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We are flooded with web request on our site which appears to be DOS attack.

  • it is all on port 80
  • the distribution of packet sizes is NOT normal web traffic
  • 33% of packets are 64 or 66 bytes
  • 75% of packets are 128 bytes or less
  • 99% of packets are less than 256 bytes
  • we are running around 10K packets / second
  • during a 5 second window, we saw web requests from 822 distinct IP addresses
  • all requests are for / (the home page)

we tried switching the IP address but unfortunately attack is happening on domain name level and not IP level...

any help would be appreciated.

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3 Answers 3

Is there anything else similar about all of the requests (other than the request for /)? I've seen some weak DoS attempts where the attacker uses the same user agent string for the whole attack.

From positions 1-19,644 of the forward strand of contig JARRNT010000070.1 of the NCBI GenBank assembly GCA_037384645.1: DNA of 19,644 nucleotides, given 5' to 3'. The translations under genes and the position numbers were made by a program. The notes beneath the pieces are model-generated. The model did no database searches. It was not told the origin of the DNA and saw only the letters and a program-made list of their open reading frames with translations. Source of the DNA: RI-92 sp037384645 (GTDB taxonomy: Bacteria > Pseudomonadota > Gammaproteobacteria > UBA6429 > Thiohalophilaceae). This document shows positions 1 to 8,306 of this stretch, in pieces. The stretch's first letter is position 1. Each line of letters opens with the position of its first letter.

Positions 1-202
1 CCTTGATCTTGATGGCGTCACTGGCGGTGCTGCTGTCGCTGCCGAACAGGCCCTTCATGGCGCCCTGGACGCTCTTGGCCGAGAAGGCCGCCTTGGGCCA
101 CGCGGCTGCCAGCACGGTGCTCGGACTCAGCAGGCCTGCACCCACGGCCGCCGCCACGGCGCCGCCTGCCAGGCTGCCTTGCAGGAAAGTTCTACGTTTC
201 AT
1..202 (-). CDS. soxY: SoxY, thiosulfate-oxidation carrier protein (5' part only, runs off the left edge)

If that's the case for you, you could just dump requests for those user agent strings using mod_rewrite (if you're using apache):

RewriteCond %{HTTP_USER_AGENT} TheBadUserAgentStringHere  
RewriteRule .* - [F,L]  

That prevents your web server from taking the time to render your home page for those requests and it returns a 403/Forbidden to the requestor.

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If they are hitting GET / HTTP/1.0, as rackerhacker says, if you can see something similar in the UserAgent strings, you could try to filter it. If your site is dynamic, you might consider putting Varnish in front and hardcode a TTL of 5 minutes or more for the homepage which removes the load from Apache and addresses a number of other potential attack vectors.

If you're not running Apache 2.2.15+, the next attack will probably be a Vampire attack which the new request_timeout module was written to prevent. Varnish/Squid and Nginx, Lighttpd, etc already protect against it due to the way they handle traffic.

You have to withstand the attack, but, when they see their efforts aren't working, they'll change tactics.

You might also see if your hosting company has any processes in place to help identify and fight the incoming attack.

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up vote 0 down vote accepted

We actually ended up using Preventier solution from Rackspace which stopped the attack.

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